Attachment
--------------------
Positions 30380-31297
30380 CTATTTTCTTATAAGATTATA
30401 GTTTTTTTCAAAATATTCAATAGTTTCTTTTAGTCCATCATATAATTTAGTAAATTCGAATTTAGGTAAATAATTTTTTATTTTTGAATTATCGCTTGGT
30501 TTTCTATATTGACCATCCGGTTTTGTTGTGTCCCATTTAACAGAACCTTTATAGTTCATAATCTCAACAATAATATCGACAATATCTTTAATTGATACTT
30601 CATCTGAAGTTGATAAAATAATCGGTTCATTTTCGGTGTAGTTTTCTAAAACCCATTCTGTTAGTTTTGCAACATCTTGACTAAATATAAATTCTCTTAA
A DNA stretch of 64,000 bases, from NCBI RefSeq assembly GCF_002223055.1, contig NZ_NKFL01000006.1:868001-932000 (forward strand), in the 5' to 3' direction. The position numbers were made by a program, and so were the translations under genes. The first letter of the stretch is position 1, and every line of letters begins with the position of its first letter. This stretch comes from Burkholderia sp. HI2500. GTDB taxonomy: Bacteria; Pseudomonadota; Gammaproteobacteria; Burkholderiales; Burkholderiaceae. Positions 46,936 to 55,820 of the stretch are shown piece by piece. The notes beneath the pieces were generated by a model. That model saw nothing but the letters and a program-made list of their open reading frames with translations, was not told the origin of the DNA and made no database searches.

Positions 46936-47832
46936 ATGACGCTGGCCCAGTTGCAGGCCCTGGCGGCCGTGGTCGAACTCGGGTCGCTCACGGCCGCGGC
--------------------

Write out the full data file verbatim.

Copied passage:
Positions 30380-31297
30380 CTATTTTCTTATAAGATTATA
30401 GTTTTTTTCAAAATATTCAATAGTTTCTTTTAGTCCATCATATAATTTAGTAAATTCGAATTTAGGTAAATAATTTTTTATTTTTGAATTATCGCTTGGT
30501 TTTCTATATTGACCATCCGGTTTTGTTGTGTCCCATTTAACAGAACCTTTATAGTTCATAATCTCAACAATAATATCGACAATATCTTTAATTGATACTT
30601 CATCTGAAGTTGATAAAATAATCGGTTCATTTTCGGTGTAGTTTTCTAAAACCCATTCTGTTAGTTTTGCAACATCTTGACTAAATATAAATTCTCTTAA
A DNA stretch of 64,000 bases, from NCBI RefSeq assembly GCF_002223055.1, contig NZ_NKFL01000006.1:868001-932000 (forward strand), in the 5' to 3' direction. The position numbers were made by a program, and so were the translations under genes. The first letter of the stretch is position 1, and every line of letters begins with the position of its first letter. This stretch comes from Burkholderia sp. HI2500. GTDB taxonomy: Bacteria; Pseudomonadota; Gammaproteobacteria; Burkholderiales; Burkholderiaceae. Positions 46,936 to 55,820 of the stretch are shown piece by piece. The notes beneath the pieces were generated by a model. That model saw nothing but the letters and a program-made list of their open reading frames with translations, was not told the origin of the DNA and made no database searches.

Positions 46936-47832
46936 ATGACGCTGGCCCAGTTGCAGGCCCTGGCGGCCGTGGTCGAACTCGGGTCGCTCACGGCCGCGGC